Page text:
# Parabola

Mirror is any surface reflecting light. As light is an electromagnetic radiation in the visible range of waves, the conclusions derived from analyses of parabolic mirror are true for communication antennas as well. Only the size of an antenna must be tailored to wavelength of the radiation.

The white lines in *Fig. 17* illustrate the rays of the light. The parabolic mirror is illuminated by a plane wave and the reflected rays concentrate in a point on the axis of the mirror. This point is labelled as focus. The reflection obeys the low of geometric optics: the angle of incidence equals to the angle of reflection. As all the rays meet in one point on the mirror axis, the focal length is independent on the aperture of the mirror.

Geometric optic does not solve the distribution of the light along the axis in a vicinity of the focus. Distribution of light along the axis is solved by the QED *Fig. 17* as black lines only for segments parallel to the mirror axis. The paths from parabola to points on axis can be easily imagined. The parabolic mirror focus is the point on the optical axis where the probability of hitting the axis by photon acquires the maximum.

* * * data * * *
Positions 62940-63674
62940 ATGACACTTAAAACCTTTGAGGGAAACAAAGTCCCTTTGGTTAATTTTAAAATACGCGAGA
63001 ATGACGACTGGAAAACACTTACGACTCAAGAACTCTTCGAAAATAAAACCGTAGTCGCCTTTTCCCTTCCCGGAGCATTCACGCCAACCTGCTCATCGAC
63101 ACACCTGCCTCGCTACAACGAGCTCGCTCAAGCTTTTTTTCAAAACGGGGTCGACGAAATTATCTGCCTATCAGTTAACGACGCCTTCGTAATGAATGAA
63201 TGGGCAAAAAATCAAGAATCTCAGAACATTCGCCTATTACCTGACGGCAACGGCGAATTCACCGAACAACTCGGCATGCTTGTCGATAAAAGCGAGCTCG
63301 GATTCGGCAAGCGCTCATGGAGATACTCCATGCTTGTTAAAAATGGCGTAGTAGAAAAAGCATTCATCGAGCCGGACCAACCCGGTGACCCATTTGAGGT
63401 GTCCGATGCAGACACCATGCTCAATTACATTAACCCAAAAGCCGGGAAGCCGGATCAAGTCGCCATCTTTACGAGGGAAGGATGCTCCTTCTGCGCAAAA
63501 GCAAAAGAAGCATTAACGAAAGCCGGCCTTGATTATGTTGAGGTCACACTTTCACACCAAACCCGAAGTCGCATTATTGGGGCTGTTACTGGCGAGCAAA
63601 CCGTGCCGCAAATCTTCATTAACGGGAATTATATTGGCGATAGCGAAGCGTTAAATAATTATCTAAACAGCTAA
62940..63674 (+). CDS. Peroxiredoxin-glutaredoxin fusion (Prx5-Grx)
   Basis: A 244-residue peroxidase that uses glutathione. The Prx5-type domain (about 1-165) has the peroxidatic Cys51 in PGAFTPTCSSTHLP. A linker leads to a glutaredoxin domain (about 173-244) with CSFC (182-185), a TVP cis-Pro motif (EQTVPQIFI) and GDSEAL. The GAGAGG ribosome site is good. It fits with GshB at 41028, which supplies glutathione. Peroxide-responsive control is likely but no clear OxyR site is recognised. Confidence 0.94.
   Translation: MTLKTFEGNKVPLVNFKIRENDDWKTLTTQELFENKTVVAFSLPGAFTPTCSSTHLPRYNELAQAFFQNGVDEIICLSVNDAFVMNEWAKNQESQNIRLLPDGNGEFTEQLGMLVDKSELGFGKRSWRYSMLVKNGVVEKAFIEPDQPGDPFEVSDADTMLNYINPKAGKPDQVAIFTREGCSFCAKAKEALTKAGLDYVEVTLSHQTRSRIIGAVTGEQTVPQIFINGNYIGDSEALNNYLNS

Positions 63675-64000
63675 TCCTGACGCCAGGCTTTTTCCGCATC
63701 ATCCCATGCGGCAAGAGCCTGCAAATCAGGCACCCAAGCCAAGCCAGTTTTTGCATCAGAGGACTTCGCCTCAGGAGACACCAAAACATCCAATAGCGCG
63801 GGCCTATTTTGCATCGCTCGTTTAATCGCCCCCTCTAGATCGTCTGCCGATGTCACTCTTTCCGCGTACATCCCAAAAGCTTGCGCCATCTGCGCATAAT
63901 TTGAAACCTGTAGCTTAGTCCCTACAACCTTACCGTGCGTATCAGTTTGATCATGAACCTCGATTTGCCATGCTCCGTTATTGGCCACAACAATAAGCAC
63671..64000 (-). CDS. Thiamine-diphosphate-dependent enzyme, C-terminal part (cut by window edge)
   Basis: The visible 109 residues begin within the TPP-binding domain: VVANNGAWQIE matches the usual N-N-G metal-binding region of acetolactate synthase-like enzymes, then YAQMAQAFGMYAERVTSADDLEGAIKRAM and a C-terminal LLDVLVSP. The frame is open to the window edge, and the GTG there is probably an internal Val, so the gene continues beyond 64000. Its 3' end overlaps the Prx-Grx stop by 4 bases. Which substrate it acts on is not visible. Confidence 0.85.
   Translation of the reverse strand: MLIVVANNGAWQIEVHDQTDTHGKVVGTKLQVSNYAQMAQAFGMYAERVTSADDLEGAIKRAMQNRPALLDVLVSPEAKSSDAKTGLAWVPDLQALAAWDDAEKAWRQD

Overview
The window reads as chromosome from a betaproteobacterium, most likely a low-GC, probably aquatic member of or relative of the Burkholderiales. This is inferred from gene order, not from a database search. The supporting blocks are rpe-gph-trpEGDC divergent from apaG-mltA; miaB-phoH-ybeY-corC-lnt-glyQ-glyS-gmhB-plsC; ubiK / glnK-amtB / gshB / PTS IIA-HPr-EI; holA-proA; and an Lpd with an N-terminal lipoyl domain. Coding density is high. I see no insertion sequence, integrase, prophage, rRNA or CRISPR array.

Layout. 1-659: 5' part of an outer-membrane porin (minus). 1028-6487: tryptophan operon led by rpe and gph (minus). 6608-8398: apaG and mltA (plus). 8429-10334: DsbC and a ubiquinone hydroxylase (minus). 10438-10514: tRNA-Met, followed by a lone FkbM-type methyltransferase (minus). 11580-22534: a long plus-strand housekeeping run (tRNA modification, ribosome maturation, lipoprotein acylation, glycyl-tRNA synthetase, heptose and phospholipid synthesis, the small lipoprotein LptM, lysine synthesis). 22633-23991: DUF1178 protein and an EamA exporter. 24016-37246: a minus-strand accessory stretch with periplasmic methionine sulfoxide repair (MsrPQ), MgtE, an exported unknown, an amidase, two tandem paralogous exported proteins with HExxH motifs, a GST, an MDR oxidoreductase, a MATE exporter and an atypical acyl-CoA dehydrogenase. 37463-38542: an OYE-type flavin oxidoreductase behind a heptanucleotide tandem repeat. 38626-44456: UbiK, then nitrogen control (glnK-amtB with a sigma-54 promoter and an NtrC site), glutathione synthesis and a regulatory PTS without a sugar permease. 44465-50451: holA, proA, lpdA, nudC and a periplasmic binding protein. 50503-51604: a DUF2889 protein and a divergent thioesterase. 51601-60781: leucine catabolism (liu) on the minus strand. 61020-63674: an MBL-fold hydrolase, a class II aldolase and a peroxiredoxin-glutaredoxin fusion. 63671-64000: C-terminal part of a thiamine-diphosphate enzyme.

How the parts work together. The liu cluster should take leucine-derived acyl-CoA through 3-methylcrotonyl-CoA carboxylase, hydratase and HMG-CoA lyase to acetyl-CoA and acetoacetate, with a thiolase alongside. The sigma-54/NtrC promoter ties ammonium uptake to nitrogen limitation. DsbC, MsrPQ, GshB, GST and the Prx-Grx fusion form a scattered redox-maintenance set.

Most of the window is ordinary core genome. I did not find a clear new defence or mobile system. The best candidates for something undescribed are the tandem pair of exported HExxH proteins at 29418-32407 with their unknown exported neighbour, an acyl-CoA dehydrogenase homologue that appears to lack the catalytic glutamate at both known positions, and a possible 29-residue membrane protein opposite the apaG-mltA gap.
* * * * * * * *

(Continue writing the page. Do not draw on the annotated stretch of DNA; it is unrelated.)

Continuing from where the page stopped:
*Fig. 17 Probability pattern for low (red), middle (green) and high (blue) frequency *

There are shown three probability patterns for lights of red, green and blue frequencies in *Fig. 17*. As the photon travels over paths always in the same medium, no dispersion effect takes place and the focuses are not separated in contrast with the focuses separation by lens. Nevertheless, the width of the probability pattern is getting larger with decreasing photon frequency. A focus calculated by the

Parabola is defined by the equation x = Ky^{2}. The parameter K is optional in the program